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What are the Best and Worst Franchises to Invest In?

These days, there are hundreds of franchise business models to choose from. And as franchise consultants, we strongly advocate choosing the franchise opportunity  that best fits your passion, skills, and budget. Becoming a franchise owner will require a major investment of time, talent, and treasure. You will be putting in long hours (especially during the startup phase) getting everything set up and guiding your new business to profitability. If you are not passionate about the business you start, it will be a difficult road to prosperity.

All that said, it is also important to find a franchise business model with a strong track record of success. If the company you work with does not have a successful track record, you are in for an uphill climb. No matter how enthusiastic you are, you must ensure you are part of a winning brand. Otherwise, you will have a very hard time making the business work.

Our friends over at FitSmallBusiness.com have compiled a list of the 50 best and 50 worst franchises over the past 16 years (from 2000 to 2016). The data is pulled from the Small Business Administration (SBA). SBA loans are a major source of financing for franchise startups, so it is useful to examine the SBA loan default rates of various franchise models to help determine which franchisees are making it, and which ones are going under.

Here are the top 10 from each list:

Top 10 Best Franchises Based on SBA Loan Default Rates

  • Straight Shot Express Delivery: 0% Loan Default Rate
  • Farmer Boys: 4.35% Loan Default Rate
  • InstyPrints: 6.25% Loan Default Rate
  • Comfort Keepers: 6.25% Loan Default Rate
  • Zeppe’s Pizzeria: 8.7% Loan Default Rate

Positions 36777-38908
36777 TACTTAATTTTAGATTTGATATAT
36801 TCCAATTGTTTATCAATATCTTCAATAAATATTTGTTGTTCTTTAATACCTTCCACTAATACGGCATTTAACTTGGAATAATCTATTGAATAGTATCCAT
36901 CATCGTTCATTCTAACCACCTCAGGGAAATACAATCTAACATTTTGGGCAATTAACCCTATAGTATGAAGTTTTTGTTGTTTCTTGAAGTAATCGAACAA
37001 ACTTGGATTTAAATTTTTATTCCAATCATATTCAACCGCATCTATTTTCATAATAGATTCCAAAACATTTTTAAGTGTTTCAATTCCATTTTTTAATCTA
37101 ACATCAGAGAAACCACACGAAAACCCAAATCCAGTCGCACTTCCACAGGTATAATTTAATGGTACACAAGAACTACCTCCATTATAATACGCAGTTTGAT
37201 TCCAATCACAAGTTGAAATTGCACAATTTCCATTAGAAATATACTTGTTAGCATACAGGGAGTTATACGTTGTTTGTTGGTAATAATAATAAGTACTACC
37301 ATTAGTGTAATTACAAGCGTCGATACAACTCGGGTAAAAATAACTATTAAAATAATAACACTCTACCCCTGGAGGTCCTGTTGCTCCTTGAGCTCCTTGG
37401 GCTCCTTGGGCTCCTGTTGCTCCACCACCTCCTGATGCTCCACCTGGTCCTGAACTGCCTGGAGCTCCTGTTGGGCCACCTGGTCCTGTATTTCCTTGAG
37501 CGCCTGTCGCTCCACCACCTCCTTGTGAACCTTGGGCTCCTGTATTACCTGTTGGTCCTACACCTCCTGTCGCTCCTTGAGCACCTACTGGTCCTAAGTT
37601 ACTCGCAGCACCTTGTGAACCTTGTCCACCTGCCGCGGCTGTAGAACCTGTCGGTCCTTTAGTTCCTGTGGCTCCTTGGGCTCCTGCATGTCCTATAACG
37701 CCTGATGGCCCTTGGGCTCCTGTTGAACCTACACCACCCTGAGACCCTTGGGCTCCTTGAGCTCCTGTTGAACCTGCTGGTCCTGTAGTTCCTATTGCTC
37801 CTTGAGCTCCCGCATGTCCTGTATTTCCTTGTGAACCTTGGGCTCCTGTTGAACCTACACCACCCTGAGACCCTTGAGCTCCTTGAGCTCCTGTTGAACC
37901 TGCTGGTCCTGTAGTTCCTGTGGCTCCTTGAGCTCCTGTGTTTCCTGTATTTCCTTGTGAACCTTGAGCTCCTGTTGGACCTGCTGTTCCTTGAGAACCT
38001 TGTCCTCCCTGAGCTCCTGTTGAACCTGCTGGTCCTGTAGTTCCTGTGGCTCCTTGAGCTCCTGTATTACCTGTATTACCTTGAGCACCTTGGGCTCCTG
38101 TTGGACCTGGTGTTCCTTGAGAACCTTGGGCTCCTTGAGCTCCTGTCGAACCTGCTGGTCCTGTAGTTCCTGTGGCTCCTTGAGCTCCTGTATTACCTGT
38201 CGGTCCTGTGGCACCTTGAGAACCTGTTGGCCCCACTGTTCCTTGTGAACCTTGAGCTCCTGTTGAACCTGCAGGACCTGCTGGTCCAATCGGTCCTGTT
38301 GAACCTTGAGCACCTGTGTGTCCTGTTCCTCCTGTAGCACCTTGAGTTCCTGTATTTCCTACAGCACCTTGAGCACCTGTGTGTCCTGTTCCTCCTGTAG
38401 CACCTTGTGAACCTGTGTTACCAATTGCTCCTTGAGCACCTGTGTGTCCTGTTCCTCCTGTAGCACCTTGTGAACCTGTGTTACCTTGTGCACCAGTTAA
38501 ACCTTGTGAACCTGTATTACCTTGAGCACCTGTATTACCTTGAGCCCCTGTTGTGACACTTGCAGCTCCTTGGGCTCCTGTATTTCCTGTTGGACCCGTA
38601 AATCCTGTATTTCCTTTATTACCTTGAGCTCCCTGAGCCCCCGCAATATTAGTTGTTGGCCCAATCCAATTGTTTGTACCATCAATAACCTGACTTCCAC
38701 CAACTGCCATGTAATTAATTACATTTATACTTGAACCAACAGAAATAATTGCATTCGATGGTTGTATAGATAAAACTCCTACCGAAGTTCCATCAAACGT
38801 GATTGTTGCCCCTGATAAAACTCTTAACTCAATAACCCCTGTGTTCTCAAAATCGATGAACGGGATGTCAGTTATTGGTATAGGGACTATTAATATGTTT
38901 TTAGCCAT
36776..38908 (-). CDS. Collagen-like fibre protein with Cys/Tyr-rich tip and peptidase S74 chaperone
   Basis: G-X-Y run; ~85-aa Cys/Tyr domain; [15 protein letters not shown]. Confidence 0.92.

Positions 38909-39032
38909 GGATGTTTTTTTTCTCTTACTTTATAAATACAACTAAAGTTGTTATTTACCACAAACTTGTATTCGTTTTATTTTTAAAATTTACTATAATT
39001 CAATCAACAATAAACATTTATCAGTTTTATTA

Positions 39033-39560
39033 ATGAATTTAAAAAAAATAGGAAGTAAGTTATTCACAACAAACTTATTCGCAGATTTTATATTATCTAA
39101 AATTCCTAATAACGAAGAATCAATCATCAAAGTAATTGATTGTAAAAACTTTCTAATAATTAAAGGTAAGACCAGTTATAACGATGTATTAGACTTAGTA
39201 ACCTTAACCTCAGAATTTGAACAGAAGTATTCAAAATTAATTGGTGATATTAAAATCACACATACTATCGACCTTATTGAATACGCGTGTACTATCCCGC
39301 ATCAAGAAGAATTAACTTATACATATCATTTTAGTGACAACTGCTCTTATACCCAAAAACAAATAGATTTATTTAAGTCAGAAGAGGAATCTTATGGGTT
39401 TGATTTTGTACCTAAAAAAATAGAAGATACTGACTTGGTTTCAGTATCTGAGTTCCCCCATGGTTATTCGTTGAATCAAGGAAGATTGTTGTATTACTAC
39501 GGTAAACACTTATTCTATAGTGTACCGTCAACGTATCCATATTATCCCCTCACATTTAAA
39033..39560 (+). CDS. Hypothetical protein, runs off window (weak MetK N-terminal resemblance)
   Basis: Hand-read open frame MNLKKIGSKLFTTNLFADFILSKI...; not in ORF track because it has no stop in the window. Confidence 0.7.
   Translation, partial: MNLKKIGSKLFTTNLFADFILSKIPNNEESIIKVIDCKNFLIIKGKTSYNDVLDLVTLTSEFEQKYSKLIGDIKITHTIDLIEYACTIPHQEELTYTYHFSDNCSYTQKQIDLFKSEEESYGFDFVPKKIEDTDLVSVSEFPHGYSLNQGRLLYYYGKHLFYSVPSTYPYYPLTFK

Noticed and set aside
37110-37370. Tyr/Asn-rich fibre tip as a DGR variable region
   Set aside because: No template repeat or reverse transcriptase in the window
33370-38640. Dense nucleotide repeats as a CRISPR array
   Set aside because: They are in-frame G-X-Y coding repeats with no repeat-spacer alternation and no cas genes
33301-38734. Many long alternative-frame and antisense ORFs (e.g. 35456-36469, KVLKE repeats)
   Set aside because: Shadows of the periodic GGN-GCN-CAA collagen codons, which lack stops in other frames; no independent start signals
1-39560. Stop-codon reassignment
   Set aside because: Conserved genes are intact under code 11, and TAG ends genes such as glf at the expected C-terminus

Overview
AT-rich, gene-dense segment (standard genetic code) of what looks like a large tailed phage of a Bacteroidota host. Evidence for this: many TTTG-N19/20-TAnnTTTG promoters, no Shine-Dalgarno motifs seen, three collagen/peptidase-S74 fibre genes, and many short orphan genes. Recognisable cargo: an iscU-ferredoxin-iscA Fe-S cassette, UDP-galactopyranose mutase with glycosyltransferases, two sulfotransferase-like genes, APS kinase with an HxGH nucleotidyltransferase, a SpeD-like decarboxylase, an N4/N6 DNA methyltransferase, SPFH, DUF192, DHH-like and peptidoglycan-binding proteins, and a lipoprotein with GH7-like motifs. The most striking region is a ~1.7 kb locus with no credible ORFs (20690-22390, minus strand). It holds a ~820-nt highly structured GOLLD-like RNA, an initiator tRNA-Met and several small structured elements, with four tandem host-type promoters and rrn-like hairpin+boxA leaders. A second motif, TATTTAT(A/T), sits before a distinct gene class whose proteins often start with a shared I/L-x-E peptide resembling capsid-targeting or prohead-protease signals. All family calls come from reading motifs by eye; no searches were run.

• Buffalo Wild Wings: 8.89% Loan Default Rate
  • Jet’s Pizza: 9.09% Loan Default Rate
  • Visiting Angels: 9.52% Loan Default Rate
  • Complete Nutrition: 9.68% Loan Default Rate
  • Great American Cookies: 10.53% Loan Default Rate

Of the top 50 performing franchises on the SBA default list, more than 75% had paid their loans in full between 2000 and 2016, indicating strong potential for revenue generation and profitability.

Top 10 Worst Franchises Based on SBA Loan Default Rates

  • Wings-N-Things: 88.89% Loan Default Rate
  • Noble Roman Pizza: 88% Loan Default Rate
  • Image Sun Tanning: 83.33% Loan Default Rate
  • 24Seven Vending: 81.08% Loan Default Rate
  • La Paletera: 76.47% Loan Default Rate
  • Orangetheory Fitness: 76.47% Loan Default Rate
  • Juice Zone: 75% Loan Default Rate
  • Wireless Toyz: 72.50% Loan Default Rate
  • Play N Trade: 72% Loan Default Rate
  • Executive Tans: 72% Loan Default Rate

All franchises on the 50 worst list had loan default rates exceeding 50%, and 7 of those on the top 10 list had failure rates that exceeded 75%. You can view the entire list and accompanying article here.

Some thoughts regarding this data:

The Franchise Brand is More Important than the Industry

On both the best and the worst lists, there are lots of food franchises. Of course, food covers a wide range of brands and models, and some will obviously perform better than others. But one thing about food franchises sticks out to me — there is a wings franchise in the top 10 on both lists. Buffalo Wild Wings comes in 6th on the top 10 list, and Wings-N-Things is #1 on the worst list.

Both companies serve wings, so what makes the difference? The difference is the franchise brand itself; the marketing methods, brand reputation, and support offered to franchisees. These factors all need to be taken into account before you invest your hard-earned money partnering with a franchise brand.

Senior Care is a Major Growth Industry

For several years, I have been very high on the senior care industry. With 10,000 Americans turning 65 each day and the Baby Boomers entering full retirement, senior care franchises are going to be a hot business for at least the next few decades. The SBA default data helps confirm this view. You will notice that in the top 10 alone, there are two senior care franchises: Comfort Keepers (#4) and Visiting Angels (#8). Overall, there are three in the top 50, with Home Instead Senior Care coming in at #32. By contrast, not one senior care company shows up on the top 50 worst list.